The nation’s foreclosure crisis is continuing to wreak havoc on the lives of many homeowners. In 2010, 33 states saw an increase in their foreclosure rates, with Arizona, Nevada, New Jersey, and Utah reporting the biggest jump in home foreclosures. People are continuing to lose their homes to foreclosure in record numbers. A surprising fact in these foreclosures is that many of these foreclosures occurred while the homeowner was negotiating with their bank for a loan modification to lower their mortgage payment. Banks are employing a loan-modification procedure that may prompt a foreclosure being filed against the homeowner. The homeowner that is being proactive in contacting his lender is sometimes ill-informed or mislead with respect to the impact of their seeking a modification.
During the loan modification process, some banks commence a foreclosure action while the loan modification is being evaluated. The practice has been responsible for accelerating foreclosure for many homeowners, including ones who were directed to pay lower payments during the loan-modification trial period and then were penalized for failure to pay the full amount when the loan modification failed. It seems that the banks want to foreclose and are only going through the motions of loan modification as newspapers periodically report the success rate of modification programs. The problem with the banks pursuing foreclosure at the beginning of a loan modification process is that the homeowner is often caught off guard about the impact of their pursing a modification. The Homeowner frequently believes that they are safe from foreclosure because they have made arrangements for a loan modification with the bank, but in reality the bank has placed them in default while they are negotiating for a modification. And since the homeowner is in default on the bank’s records the bank will commence foreclosure proceedings.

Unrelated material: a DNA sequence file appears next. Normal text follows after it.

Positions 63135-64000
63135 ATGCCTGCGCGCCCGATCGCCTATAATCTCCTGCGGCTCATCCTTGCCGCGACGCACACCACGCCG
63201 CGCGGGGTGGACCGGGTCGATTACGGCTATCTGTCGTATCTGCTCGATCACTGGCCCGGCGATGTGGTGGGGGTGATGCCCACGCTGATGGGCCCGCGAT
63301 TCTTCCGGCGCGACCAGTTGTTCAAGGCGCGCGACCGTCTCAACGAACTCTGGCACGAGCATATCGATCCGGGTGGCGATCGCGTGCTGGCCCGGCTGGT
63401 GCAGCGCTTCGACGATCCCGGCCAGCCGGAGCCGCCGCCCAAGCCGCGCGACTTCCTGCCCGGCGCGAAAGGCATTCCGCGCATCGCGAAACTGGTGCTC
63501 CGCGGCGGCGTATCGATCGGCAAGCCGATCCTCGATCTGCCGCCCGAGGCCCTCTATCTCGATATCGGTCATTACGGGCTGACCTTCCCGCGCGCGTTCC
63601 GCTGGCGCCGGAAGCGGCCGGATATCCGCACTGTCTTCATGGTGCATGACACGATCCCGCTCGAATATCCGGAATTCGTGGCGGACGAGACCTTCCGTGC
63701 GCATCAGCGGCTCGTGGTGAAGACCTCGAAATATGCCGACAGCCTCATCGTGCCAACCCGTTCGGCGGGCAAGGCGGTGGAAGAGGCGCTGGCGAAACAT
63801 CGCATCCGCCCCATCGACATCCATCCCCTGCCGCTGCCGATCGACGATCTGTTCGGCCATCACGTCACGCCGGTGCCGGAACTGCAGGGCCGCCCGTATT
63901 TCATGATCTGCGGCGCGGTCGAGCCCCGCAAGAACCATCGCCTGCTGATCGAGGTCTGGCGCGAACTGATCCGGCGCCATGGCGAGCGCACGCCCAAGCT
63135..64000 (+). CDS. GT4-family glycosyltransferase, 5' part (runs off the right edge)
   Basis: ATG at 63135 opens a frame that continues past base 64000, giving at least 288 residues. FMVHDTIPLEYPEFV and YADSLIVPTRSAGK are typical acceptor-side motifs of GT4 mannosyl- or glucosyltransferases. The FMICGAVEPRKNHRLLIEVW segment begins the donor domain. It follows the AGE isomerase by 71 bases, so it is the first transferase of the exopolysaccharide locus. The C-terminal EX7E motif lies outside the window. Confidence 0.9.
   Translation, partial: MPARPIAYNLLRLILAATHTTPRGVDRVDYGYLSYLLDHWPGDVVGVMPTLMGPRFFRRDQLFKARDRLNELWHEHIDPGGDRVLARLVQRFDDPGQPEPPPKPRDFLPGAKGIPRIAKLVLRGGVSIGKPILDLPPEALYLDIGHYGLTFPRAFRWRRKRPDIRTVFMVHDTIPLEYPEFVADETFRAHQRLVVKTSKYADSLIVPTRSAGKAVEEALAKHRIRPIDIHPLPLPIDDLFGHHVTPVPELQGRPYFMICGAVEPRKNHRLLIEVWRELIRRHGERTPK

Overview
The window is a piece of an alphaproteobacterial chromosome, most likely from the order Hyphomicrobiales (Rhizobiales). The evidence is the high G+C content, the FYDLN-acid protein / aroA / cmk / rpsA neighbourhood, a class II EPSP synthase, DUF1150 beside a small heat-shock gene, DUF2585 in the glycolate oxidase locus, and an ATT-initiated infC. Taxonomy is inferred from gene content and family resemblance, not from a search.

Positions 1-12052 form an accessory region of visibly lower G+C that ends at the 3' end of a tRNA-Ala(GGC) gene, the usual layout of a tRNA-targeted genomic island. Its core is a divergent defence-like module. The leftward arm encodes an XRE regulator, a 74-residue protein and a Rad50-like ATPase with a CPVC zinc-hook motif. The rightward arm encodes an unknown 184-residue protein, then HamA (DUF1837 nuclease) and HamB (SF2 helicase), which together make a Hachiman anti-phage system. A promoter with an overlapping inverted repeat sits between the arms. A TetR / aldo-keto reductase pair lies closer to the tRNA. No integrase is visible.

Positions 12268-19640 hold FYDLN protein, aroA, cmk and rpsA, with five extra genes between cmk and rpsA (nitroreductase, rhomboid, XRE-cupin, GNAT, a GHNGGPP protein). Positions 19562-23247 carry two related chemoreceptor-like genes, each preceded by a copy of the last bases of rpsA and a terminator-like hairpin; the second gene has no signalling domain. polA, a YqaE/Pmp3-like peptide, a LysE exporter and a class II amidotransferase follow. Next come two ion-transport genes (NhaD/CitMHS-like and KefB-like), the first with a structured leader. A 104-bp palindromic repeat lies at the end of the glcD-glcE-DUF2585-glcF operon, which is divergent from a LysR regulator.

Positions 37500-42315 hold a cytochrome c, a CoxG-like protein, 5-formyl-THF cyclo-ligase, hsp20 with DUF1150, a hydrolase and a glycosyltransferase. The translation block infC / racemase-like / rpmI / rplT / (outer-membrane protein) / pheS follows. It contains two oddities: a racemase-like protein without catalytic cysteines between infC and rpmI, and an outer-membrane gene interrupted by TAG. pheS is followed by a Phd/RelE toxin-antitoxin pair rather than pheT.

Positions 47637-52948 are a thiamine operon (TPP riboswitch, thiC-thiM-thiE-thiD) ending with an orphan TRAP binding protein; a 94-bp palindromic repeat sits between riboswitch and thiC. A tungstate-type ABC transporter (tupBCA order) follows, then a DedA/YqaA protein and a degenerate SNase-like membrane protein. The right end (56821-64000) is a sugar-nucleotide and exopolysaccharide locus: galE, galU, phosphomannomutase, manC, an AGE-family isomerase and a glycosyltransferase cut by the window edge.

It is very important for homeowners considering a loan modification to understand how the process works and to be fully aware of all its implications. Banks seem to be less than forth-coming concerning how they will treat a mortgage that is in the modification review program. The homeowner needs to be aware that what they think is a responsible step in saving their home may lead to the loss of their homes if the modification is not approved by the bank.
Please keep in mind that this is only a summary of a recent mortgage modification results. If you would like more details about this or other foreclosure/creditor collection practices, please do not hesitate to contact me at email@example.com or at (847) 705-9698 to talk to about how we can help you.